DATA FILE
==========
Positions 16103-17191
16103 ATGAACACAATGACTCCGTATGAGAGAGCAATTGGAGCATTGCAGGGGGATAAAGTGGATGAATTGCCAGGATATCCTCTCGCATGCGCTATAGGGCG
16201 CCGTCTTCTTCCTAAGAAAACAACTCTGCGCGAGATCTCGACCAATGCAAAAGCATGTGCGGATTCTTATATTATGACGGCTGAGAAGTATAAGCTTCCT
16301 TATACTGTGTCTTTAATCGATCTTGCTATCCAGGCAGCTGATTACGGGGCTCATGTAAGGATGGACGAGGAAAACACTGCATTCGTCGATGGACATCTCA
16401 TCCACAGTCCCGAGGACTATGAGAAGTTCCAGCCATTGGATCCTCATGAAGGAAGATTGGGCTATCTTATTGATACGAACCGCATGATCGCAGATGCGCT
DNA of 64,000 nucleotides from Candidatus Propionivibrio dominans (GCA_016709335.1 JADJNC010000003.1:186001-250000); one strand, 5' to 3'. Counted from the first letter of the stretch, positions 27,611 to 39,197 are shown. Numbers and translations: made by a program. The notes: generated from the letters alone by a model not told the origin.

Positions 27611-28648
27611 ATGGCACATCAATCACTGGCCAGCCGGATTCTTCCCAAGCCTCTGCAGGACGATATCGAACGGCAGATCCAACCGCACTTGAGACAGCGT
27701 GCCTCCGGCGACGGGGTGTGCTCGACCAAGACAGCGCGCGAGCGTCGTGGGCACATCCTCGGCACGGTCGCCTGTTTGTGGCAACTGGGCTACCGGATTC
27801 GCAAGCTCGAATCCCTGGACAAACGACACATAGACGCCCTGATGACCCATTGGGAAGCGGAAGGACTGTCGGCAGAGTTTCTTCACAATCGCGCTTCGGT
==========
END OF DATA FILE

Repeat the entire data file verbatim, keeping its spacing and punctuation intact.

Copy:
Positions 16103-17191
16103 ATGAACACAATGACTCCGTATGAGAGAGCAATTGGAGCATTGCAGGGGGATAAAGTGGATGAATTGCCAGGATATCCTCTCGCATGCGCTATAGGGCG
16201 CCGTCTTCTTCCTAAGAAAACAACTCTGCGCGAGATCTCGACCAATGCAAAAGCATGTGCGGATTCTTATATTATGACGGCTGAGAAGTATAAGCTTCCT
16301 TATACTGTGTCTTTAATCGATCTTGCTATCCAGGCAGCTGATTACGGGGCTCATGTAAGGATGGACGAGGAAAACACTGCATTCGTCGATGGACATCTCA
16401 TCCACAGTCCCGAGGACTATGAGAAGTTCCAGCCATTGGATCCTCATGAAGGAAGATTGGGCTATCTTATTGATACGAACCGCATGATCGCAGATGCGCT
DNA of 64,000 nucleotides from Candidatus Propionivibrio dominans (GCA_016709335.1 JADJNC010000003.1:186001-250000); one strand, 5' to 3'. Counted from the first letter of the stretch, positions 27,611 to 39,197 are shown. Numbers and translations: made by a program. The notes: generated from the letters alone by a model not told the origin.

Positions 27611-28648
27611 ATGGCACATCAATCACTGGCCAGCCGGATTCTTCCCAAGCCTCTGCAGGACGATATCGAACGGCAGATCCAACCGCACTTGAGACAGCGT
27701 GCCTCCGGCGACGGGGTGTGCTCGACCAAGACAGCGCGCGAGCGTCGTGGGCACATCCTCGGCACGGTCGCCTGTTTGTGGCAACTGGGCTACCGGATTC
27801 GCAAGCTCGAATCCCTGGACAAACGACACATAGACGCCCTGATGACCCATTGGGAAGCGGAAGGACTGTCGGCAGAGTTTCTTCACAATCGCGCTTCGGT